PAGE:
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Bucharest, Sept 29 /Agerpres/ - Linguist Rodica Zafiu says, in an interview for AGERPRES, that her passion for Bucharest is mostly a very subjective search, of the time past and lost.
"A search of my own childhood, but by association, also of the life of the people close to me: my parents youth, grandparents strolls and parties, neighbours stories. The desire to relive and live also what I have not lived in fact. Perhaps it is a lack of imagination as well: It is easier for me to imagine alternative lives in homes with windows to the street and tiny gardens in the old streets of Bucharest than in igloos or huts on tropical islands," says the teacher, in the interview given within the project MY CITY, BUCHAREST.
AGERPRES: You were born in Bucharest. What does Bucharest mean to you?
Rodica Zafiu: For a long time it did not mean much. With time, it became a passion, even an obsession. Probably this has to do with time and age. I think that my passion for Bucharest is mostly a very subjective search of the time past and lost. Of my own childhood, but by association, also of the life of the people close to me: my parents youth, grandparents strolls and parties, neighbours stories. The desire to relive and live also what I have not lived in fact. Perhaps it is a lack of imagination as well: It is easier for me to imagine alternative lives in homes with windows to the street and tiny gardens in the old streets of Bucharest than in igloos or huts on tropical islands. Anyway, in Bucharest I have already lived several times through literature (from Filimon and Caragiale to Mircea Cartarescu and Ioana Parvulescu). When I read, in Jeni Acterians diary about the ritual of readings and meetings with colleagues at the Foundation - which later became the University Central Library, and has remained so until today - it seemed unbelievable that the time changed so few things in the pace of a Bucharest students life.
In my childhood and in adolescence I hardly saw any houses; I was not looking up and I had no idea if they had floors and roofs. Back then it seemed to me that only gardens and especially the pure nature and in perfect wilderness deserve attention, and the houses and streets are just a necessary evil. I think the interest in Bucharest began, in my case, with Gheorghe Crutzescus book, The Mogosoaiei Bridge, read through 1986, and that aroused my curiosity through the stories devoted to each street segment, often to each home. Then I started walking on Victoriei Boulevard, trying to see what was left of the places I read about. In that period, to discover, beyond the gray corridor where the boys with blue eyes were placed when the motorcade was going to the Central Committee (the building in front of the Royal Palace, with its front sidewalk being off-limits for pedestrians), a phantom-like Victoriei Boulevard and chockfull of history meant also to feel, with a survivors acerbic nostalgia the normalcy of the past.
Now I walk looking at the houses, sometimes downright indiscreetly, taking photos from the car, when I wait at the traffic lights or when circulation is blocked because of the heavy traffic. I take from the Internet photos of old Bucharest - I already have files with thousands of photos, gathered from websites I visit regularly. Unfortunately, the same things have always been photographed: I cannot find a floored building, yellowish, from the inter-war period, which the no. 81 trolley passed by in Victoriei Square. And I have no chance to come across photos - that would support my lazy memory - of my street from the time when it had homes and gardens, and not blocks of flats.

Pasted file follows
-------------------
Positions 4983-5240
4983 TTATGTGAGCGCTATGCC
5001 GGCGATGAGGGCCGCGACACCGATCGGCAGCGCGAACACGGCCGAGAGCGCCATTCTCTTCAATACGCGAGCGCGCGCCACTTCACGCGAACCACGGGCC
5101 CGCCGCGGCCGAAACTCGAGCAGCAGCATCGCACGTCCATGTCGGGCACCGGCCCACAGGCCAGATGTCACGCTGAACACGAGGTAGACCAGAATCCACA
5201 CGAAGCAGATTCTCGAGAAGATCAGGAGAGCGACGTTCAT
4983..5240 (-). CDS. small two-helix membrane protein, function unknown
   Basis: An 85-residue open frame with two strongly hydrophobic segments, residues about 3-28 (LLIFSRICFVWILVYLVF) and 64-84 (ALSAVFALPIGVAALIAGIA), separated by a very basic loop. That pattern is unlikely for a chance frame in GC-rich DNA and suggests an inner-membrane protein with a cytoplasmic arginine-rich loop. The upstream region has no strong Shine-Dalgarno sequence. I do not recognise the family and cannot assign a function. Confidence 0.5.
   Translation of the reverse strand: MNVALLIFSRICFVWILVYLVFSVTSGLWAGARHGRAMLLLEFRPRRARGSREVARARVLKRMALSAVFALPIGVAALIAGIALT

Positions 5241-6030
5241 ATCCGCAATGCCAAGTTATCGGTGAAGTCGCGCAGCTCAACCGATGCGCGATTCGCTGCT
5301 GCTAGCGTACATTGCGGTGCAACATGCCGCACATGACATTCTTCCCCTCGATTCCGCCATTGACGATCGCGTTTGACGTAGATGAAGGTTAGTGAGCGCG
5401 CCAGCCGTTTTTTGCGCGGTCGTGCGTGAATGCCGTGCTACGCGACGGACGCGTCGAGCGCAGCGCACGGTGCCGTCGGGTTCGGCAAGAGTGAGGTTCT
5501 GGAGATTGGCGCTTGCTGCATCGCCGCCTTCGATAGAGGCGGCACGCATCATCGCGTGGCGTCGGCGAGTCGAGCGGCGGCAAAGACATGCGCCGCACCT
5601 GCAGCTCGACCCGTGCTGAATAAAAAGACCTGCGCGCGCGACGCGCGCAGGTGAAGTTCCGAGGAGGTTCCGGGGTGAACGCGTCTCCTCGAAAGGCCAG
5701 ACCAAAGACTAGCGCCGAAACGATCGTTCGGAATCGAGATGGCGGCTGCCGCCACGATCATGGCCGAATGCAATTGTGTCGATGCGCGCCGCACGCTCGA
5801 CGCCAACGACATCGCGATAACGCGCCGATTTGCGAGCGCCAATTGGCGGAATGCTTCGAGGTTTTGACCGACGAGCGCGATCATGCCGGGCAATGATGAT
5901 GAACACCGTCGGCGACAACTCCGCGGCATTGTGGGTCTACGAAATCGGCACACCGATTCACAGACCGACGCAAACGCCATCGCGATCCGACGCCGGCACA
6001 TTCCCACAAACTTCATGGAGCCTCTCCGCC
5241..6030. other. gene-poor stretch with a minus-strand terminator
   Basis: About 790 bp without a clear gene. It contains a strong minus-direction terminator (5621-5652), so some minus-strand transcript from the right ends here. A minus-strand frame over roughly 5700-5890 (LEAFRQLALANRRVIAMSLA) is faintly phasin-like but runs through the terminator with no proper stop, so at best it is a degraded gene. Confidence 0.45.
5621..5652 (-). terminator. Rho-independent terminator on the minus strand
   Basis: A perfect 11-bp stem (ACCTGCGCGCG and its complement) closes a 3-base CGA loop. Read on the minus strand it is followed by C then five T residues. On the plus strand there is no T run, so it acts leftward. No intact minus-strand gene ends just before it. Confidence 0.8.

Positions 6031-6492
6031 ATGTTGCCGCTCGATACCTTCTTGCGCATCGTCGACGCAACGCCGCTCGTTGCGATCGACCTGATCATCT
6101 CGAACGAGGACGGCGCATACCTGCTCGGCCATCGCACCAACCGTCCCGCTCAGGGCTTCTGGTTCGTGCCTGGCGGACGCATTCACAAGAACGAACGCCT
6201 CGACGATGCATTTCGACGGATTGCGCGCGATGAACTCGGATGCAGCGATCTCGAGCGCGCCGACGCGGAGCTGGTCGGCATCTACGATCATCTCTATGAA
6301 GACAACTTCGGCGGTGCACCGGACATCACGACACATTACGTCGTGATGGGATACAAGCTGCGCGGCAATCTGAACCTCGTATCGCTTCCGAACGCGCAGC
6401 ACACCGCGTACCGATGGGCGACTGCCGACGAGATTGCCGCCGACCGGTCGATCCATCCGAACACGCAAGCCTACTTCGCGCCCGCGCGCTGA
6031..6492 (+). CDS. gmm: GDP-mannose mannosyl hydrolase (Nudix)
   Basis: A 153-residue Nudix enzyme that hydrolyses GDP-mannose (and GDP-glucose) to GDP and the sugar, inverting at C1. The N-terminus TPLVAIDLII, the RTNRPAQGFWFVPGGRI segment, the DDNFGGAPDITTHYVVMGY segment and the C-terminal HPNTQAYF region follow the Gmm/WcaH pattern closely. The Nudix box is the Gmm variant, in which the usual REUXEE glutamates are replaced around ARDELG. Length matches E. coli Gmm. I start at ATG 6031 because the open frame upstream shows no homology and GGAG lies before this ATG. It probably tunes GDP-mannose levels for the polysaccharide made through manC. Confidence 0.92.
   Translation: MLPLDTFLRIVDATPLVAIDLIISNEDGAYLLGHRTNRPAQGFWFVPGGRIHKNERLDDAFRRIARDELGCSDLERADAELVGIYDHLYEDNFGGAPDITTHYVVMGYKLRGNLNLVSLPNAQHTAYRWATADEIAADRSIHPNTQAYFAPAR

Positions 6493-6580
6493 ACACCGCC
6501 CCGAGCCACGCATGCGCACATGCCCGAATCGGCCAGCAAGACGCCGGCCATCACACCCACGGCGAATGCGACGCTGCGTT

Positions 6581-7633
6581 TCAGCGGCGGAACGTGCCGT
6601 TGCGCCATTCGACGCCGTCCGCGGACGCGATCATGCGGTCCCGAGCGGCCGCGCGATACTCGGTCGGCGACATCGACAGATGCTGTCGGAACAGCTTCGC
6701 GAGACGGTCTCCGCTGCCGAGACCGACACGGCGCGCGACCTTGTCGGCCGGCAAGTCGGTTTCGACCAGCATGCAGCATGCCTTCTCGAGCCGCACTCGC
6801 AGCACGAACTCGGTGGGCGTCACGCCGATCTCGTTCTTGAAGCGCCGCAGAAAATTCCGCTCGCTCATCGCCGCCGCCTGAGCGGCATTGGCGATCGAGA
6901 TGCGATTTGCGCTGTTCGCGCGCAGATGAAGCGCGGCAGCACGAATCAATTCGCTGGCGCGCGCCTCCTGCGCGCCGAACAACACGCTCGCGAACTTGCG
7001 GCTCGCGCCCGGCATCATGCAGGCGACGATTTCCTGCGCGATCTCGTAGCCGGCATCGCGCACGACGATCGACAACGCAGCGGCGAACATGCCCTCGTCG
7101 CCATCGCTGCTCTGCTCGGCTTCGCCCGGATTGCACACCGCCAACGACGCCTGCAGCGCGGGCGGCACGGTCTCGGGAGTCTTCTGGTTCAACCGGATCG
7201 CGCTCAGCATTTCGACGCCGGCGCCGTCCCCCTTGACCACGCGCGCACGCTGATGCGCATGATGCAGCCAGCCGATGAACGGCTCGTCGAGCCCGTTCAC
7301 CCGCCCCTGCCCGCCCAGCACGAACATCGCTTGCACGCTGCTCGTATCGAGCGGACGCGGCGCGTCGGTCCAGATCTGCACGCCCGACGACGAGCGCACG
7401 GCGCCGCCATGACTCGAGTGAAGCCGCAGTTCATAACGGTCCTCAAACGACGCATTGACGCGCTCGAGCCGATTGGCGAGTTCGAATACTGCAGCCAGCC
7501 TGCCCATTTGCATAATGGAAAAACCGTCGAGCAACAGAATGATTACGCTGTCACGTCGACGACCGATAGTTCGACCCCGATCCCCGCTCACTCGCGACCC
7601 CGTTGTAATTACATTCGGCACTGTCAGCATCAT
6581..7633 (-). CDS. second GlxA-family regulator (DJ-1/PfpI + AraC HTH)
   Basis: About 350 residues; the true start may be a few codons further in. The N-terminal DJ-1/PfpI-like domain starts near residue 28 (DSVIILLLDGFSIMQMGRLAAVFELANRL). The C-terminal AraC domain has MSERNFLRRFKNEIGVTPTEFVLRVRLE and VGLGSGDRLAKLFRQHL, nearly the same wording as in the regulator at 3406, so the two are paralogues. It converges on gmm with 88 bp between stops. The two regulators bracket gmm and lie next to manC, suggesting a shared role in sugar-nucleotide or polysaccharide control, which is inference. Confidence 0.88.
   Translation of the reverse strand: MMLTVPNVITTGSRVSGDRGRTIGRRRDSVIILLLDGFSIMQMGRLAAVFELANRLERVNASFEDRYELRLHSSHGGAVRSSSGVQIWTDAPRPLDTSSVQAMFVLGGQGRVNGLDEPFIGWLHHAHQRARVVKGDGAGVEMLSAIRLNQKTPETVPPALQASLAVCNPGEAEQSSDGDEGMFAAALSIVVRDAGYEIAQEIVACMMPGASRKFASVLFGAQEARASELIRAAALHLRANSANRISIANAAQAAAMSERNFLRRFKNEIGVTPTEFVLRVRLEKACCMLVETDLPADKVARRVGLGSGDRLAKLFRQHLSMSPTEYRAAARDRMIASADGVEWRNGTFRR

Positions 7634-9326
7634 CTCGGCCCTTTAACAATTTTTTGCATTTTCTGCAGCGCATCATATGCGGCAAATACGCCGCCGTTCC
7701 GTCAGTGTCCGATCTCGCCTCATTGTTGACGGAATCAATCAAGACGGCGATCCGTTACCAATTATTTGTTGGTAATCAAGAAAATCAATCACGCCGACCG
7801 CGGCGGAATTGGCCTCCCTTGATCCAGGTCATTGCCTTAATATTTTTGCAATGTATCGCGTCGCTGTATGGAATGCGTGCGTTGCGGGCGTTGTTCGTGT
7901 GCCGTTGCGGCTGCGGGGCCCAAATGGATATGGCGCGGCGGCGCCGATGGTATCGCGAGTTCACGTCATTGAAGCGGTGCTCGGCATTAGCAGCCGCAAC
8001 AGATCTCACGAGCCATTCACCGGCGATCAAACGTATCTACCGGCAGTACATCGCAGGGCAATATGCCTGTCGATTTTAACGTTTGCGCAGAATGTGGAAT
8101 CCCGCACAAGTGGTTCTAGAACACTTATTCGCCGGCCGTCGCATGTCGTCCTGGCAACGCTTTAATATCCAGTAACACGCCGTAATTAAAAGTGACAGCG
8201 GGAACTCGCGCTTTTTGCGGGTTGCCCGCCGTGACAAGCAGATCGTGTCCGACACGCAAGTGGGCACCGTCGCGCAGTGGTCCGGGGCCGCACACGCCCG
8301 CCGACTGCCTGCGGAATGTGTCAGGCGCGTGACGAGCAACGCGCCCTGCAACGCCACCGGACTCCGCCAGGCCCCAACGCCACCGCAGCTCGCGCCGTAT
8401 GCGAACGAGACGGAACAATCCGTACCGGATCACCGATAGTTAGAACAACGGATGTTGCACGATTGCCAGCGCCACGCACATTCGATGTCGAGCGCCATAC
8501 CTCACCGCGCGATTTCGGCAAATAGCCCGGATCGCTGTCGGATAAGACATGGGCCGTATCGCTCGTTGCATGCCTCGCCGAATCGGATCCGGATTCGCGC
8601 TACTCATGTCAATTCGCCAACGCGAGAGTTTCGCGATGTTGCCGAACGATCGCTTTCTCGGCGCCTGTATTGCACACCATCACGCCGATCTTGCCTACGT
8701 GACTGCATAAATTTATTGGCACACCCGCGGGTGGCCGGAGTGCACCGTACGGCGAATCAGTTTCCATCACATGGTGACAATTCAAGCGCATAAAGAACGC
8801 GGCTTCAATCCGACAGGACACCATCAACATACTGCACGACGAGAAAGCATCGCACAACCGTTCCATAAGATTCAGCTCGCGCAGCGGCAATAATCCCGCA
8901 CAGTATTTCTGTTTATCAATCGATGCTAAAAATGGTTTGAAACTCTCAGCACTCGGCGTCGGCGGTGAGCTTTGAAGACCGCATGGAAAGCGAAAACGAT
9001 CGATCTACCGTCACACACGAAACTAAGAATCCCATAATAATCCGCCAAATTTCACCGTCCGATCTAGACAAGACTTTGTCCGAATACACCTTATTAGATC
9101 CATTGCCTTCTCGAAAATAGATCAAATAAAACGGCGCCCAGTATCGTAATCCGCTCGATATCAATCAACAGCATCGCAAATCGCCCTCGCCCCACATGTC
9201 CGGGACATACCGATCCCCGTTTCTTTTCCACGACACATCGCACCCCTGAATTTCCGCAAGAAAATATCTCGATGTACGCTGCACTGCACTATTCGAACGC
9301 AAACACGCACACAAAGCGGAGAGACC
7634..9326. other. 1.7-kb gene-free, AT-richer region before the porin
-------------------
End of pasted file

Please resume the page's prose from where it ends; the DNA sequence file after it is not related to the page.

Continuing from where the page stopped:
AGERPRES: What was the city like during your childhood and how do you think it looks today?
Rodica Zafiu: In my childhood I hardly knew the city. I did not go very often to the centre from the Baneasa neighborhood - a former suburban village during the time of my grandmother - where my parents home and garden were and - at the end of the road - the school. In the immediate vicinity began Herastrau Park, of which I have the most memories: the Ferris Wheel, which has just gone; the deforming mirrors on the walls of a circular buildings housing "the magic carpet"; the maze made of bushes cut to the height of a child, a little disappointing, because you could not really get lost in it; the shooting stall, the area with slides and stone bears (which still exist, even if the games are more colorful and with edges softened), the tiny slope, the small ship and the boats. In my street there was the cemetery - it still is, and it seems to be even "the smallest one in Bucharest," says and internet page - where I often went with her grandmother in my early childhood, because we the flowers on our family graves had to be watered and attended. It was full of grass, flowers, lily bushes and small fir trees. Now, it is like every other cemeteries, crammed, full of ugly marble plates, without alleys; Then I started visiting cemeteries in each city I go to, I spend some time there and their atmosphere seems familiar, soothing and comforting.